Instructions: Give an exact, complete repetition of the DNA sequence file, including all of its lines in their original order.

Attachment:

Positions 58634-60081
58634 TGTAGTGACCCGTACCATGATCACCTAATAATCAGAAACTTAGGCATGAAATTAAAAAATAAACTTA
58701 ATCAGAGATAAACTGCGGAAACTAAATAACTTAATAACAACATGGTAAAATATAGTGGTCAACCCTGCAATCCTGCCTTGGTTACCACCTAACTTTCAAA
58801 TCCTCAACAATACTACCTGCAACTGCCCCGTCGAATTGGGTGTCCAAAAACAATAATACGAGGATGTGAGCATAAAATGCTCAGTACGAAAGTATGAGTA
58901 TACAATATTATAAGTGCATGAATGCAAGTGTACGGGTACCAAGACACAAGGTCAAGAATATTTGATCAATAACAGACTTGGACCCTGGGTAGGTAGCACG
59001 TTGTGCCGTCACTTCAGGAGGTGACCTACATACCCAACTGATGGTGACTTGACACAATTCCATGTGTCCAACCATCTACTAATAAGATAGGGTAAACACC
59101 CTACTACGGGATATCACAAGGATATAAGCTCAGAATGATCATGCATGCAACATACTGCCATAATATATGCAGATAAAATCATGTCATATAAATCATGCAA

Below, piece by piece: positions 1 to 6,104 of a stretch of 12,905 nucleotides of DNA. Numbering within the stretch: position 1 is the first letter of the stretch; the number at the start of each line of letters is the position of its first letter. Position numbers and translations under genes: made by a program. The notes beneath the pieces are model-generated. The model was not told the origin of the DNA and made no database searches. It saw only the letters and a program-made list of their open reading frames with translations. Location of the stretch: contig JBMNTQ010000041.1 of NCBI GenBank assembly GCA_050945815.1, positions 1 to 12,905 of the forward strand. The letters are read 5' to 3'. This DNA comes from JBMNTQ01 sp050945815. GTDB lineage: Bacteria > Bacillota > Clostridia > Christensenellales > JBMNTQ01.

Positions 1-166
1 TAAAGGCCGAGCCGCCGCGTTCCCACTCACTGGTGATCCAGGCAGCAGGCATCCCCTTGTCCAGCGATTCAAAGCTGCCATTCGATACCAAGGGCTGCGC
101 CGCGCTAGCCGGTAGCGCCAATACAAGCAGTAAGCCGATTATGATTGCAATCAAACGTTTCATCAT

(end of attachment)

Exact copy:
Positions 58634-60081
58634 TGTAGTGACCCGTACCATGATCACCTAATAATCAGAAACTTAGGCATGAAATTAAAAAATAAACTTA
58701 ATCAGAGATAAACTGCGGAAACTAAATAACTTAATAACAACATGGTAAAATATAGTGGTCAACCCTGCAATCCTGCCTTGGTTACCACCTAACTTTCAAA
58801 TCCTCAACAATACTACCTGCAACTGCCCCGTCGAATTGGGTGTCCAAAAACAATAATACGAGGATGTGAGCATAAAATGCTCAGTACGAAAGTATGAGTA
58901 TACAATATTATAAGTGCATGAATGCAAGTGTACGGGTACCAAGACACAAGGTCAAGAATATTTGATCAATAACAGACTTGGACCCTGGGTAGGTAGCACG
59001 TTGTGCCGTCACTTCAGGAGGTGACCTACATACCCAACTGATGGTGACTTGACACAATTCCATGTGTCCAACCATCTACTAATAAGATAGGGTAAACACC
59101 CTACTACGGGATATCACAAGGATATAAGCTCAGAATGATCATGCATGCAACATACTGCCATAATATATGCAGATAAAATCATGTCATATAAATCATGCAA

Below, piece by piece: positions 1 to 6,104 of a stretch of 12,905 nucleotides of DNA. Numbering within the stretch: position 1 is the first letter of the stretch; the number at the start of each line of letters is the position of its first letter. Position numbers and translations under genes: made by a program. The notes beneath the pieces are model-generated. The model was not told the origin of the DNA and made no database searches. It saw only the letters and a program-made list of their open reading frames with translations. Location of the stretch: contig JBMNTQ010000041.1 of NCBI GenBank assembly GCA_050945815.1, positions 1 to 12,905 of the forward strand. The letters are read 5' to 3'. This DNA comes from JBMNTQ01 sp050945815. GTDB lineage: Bacteria > Bacillota > Clostridia > Christensenellales > JBMNTQ01.

Positions 1-166
1 TAAAGGCCGAGCCGCCGCGTTCCCACTCACTGGTGATCCAGGCAGCAGGCATCCCCTTGTCCAGCGATTCAAAGCTGCCATTCGATACCAAGGGCTGCGC
101 CGCGCTAGCCGGTAGCGCCAATACAAGCAGTAAGCCGATTATGATTGCAATCAAACGTTTCATCAT